Ms Alekseeva says that there were about three months when she never seemed to put her calculator down or even sleep. The destination started becoming profitable from literally the second charter programme organised by Zabugor.com around three months after the first one.

Never Look Back

Julia and I are chatting in a bright office in the centre of Kyiv. There are large paintings on the walls and orchids on the tables. When the photographer asks Julia’s employees to pose, they are not very keen. They have a lot of work to do. The Christmas holidays are just around the corner and they need to prepare client accounts and other documents.

It wasn’t always this way. Fairly recently, the tourism sector in Ukraine experienced difficulties when the cost of travel rose as a result of the devaluation of the national currency. This was the very moment that Zabugor.com launched its brand new, luxury website. Half of the development costs were financed by the EU under the EBRD’s Women in Business programme.

“It was a signal to the entire market that we are here, that we are developing and moving forward,” says Julia, referring to one of the outcomes of the website’s launch. Another much more profound outcome was the wide-ranging study of consumer behaviour that they carried out to develop the most effective business site possible. “We discovered more about our clients, and why the previous site hadn’t worked,” says Julia, “and this knowledge has stayed with us.”

Julia recently developed another project that she believes could be of interest to the EBRD: the creation of 300 tourism clusters in different parts of Ukraine, some of which are already up and running. One is in the former Cossack capital of Chyhyryn in the Cherkassy region, another is in the small town of Khust in Transcarpathia where there is a ruined medieval fortress, and there are others in various towns and villages.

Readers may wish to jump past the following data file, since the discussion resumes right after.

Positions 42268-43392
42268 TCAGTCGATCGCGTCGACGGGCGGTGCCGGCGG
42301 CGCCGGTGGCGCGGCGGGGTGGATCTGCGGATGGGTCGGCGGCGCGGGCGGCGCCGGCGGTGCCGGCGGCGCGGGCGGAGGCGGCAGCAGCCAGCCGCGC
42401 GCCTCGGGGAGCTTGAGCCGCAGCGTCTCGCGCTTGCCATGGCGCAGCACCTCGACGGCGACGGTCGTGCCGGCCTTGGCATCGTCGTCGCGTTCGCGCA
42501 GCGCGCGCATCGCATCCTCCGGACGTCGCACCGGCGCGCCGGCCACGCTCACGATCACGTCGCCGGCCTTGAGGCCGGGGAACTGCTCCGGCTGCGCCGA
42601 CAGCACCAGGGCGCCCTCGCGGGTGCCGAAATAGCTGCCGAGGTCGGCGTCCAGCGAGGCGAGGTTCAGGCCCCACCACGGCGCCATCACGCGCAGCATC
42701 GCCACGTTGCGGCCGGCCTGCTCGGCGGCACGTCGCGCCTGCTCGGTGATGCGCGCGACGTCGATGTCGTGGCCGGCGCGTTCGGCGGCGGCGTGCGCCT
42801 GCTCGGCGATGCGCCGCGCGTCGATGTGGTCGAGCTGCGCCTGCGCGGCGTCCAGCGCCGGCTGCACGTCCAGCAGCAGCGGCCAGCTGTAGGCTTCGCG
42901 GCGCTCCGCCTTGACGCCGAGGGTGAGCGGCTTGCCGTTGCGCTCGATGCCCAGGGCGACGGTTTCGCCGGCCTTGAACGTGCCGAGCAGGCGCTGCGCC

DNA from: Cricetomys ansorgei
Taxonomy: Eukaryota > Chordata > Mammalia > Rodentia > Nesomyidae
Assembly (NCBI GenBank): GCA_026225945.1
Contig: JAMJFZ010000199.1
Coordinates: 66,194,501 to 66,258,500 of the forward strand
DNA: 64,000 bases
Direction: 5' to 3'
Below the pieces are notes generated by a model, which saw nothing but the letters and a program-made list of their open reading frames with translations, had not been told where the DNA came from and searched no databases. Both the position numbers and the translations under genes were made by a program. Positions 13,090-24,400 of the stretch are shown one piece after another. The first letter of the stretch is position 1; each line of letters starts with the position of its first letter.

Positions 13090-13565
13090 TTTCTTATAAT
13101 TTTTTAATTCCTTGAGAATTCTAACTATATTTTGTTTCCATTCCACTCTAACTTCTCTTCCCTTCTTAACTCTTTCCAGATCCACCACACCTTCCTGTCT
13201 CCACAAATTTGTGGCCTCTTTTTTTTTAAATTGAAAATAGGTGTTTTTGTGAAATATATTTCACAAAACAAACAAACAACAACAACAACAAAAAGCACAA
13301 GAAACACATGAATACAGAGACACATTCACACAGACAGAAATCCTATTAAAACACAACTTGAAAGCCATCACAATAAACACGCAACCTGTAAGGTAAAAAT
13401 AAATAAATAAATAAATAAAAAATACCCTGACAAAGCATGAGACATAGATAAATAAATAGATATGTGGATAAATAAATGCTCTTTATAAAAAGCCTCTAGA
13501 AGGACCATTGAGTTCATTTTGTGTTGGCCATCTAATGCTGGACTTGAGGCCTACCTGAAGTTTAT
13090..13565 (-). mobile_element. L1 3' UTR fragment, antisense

Greater efficiency

It is the beginning of a new period in Julia Alekseeva’s business since tourism trends in Ukraine are starting to change.

First of all, there are new clients – employees of agricultural and IT companies, for example, which make up the most rapidly developing sectors of the country’s economy.

Second, their travel requirements are different from those of previous tourists. “They take more frequent holidays, but shorter ones,” Julia says, “and their holidays are less about the beach and more about activities.” Today’s Ukrainians are worried they might be missing out on something, she explains. “Everyone is running marathons, they are constantly learning, they want to be as effective as possible.”

To keep up with the trend, Julia’s agency has developed a new service that optimises travel expenses. Alekseeva lets clients put together their own calendar of trips for up to eighteen months or even two years ahead. The agency can then use this to pre-purchase tickets or accommodation with the best possible discounts. As a result, travellers receive the same service, only cheaper.

In an era of high competition, the main aim of modern business is to fulfil client expectations as much as possible and more effectively than anyone else. Programmes such as Women in Business help small companies cope with these challenges more successfully.


Author: Katerina Shapoval

The article was prepared for the EU4Business initiative.